Governing by prayer and action

Published 11:09 pm Friday, December 4, 2015

Congress is departing shortly for the holidays, but there’s still lots to do, such as keep the government running and, conversely, avoid a shutdown. They also need to revamp the nation’s energy laws and undertake a host of actions that require cooperation and bipartisan support.
But instead of proposing a positive budget, Republicans riddled it with a series of amendments undoing environmental actions and banking regulations, attacking the Affordable Care Act (again), causing the Democrats to expend energy to keep the good from being undone.
One of the issues Congress is not dealing with is gun safety — making us safer from shooters. Past efforts to pass sensible gun safety protection — that both parties agreed upon in the wake of Sandy Hook — were killed by the NRA, which raised the specter of the Second Amendment being trampled by safety-starved citizens.
Instead, Republicans in Congress focused on how they were ready to shut down the government over funding Planned Parenthood, rather than focus on how to prevent madmen like Robert Dear from owning a military-style firearm by going through a better background check.
Now comes the San Bernardino shootings, where the finger has been pointed at the shooters’ Muslim faith, ignoring that the Planned Parenthood shooter, Robert Dear, spent much of his time invoking Christ’s name and Christian scripture before embarking on his mass murder.
What we haven’t faced and haven’t come to terms with is that the San Bernardino shooting was the 355th mass shooting of 2015. Finger-pointing, rationalizations and fear-mongering don’t address that fact.
Twitter’s genius, and service, is capturing in a few words the wisdom residing in individual members of the public.
Kumail Nanjiani, an American actor on HBO’s “Silicon Valley,” tweeted “God I hope these shooters have boring names.” I think we were all hoping their names were boring; we know how to cope with “Dear,” but wince at what we know is coming if the name is more exotic.
Sarah Cooke Wolfe, an independent writer in Minnesota, sounded a somber note: “In retrospect, Sandy Hook marked the end of the U.S. gun control debate. Once America decided killing children was bearable, it was over.”
Even as The New York Times published data showing our mass shootings exceed one per day, National Journal columnist Ron Fournier underscored both the aching normality of mass killings, and our knee-jerk responses with this tweet: “BREAKING: (blank), a tragic situation leaving (blank) dead and, with no known motive and few details, still confirms my opinion about (blank).” Indeed, we had two mass shootings on the same day — one in San Bernardino, the other, less-noticed, in Savannah, Georgia.
“There are steps we can take to make Americans safer,” President Obama said. “We should never think this is something that just happens in the normal course of events.” It is the 18th time Obama addressed the nation on a mass shooting. I have to ask, are we caving? Are we passively accepting mass murders as “the normal course” of events?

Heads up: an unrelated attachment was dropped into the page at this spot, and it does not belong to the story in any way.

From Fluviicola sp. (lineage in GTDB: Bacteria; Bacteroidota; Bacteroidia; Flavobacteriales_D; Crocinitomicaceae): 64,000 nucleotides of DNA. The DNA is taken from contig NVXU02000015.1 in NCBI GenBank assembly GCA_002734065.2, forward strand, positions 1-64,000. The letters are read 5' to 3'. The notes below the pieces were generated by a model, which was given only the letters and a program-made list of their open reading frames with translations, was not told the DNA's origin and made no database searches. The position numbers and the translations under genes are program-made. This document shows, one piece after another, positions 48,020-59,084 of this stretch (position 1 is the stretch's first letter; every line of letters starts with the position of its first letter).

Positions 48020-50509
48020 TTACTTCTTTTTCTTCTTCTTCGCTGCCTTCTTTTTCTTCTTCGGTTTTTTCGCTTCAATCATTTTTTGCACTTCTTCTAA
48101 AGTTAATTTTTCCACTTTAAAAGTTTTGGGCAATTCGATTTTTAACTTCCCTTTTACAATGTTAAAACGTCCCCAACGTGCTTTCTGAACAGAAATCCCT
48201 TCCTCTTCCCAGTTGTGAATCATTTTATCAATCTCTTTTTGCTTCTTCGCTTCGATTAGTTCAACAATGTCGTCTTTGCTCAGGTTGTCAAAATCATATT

This “normal course of events” also includes finger-pointing, exploiting the public’s fears, and putting vote-getting goals ahead of the public’s safety. A realistic look at our situation shows that the ever-increasing radical agenda of Republican candidates aims at stoking fears of Muslims, rather than taking even minimal steps that will ensure our safety.
The Republicans are veering, like a car out of control, to ever-increasing radical rhetoric and bluster, while finding themselves incapable of taking the most minor actions to keep the public safe. In Congress, Republicans even blocked the No-Fly List from being included in background checks.
Indeed, the response to the San Bernardino tragedy clarifies the difference between the Democratic candidates and the Republican candidates for president. All three Democratic candidates called for action, addressing the issue of gun safety and gun violence. Hillary Clinton, who was speaking out against the gun lobby as the San Bernardino tragedy unfolded, tweeted, “I refuse to accept this as normal. We must take action to stop gun violence now.”
Republicans all offered a variation of “our thoughts and prayers are with the victims,” some including the first responders. Donald Trump didn’t mention thoughts or prayers, but tweeted, “good luck to law enforcement and God bless. This is when our police are so appreciated!” I don’t think he recognized the irony of that.
We need “to make it a little harder” for individuals to access weapons, Obama said, “Not impossible, but harder.” We need to take action. Maybe, even more than tweaking gun laws, we need to change our self-created atmosphere of intolerance and hate that is fueling unstable minds and evil perversions of faith.
“Here on Earth, God’s work must truly be our own” is an oft-repeated phrase. It’s not a cliche. God can’t make us change. We must stop supporting those who invoke fear about good people of other faiths. We must insist our leaders put the public safety above the tactics of fear, grubbing for votes or courting wealthy donors as friends.
Donna Brazile is a senior Democratic strategist, a political commentator and contributor to CNN and ABC News.

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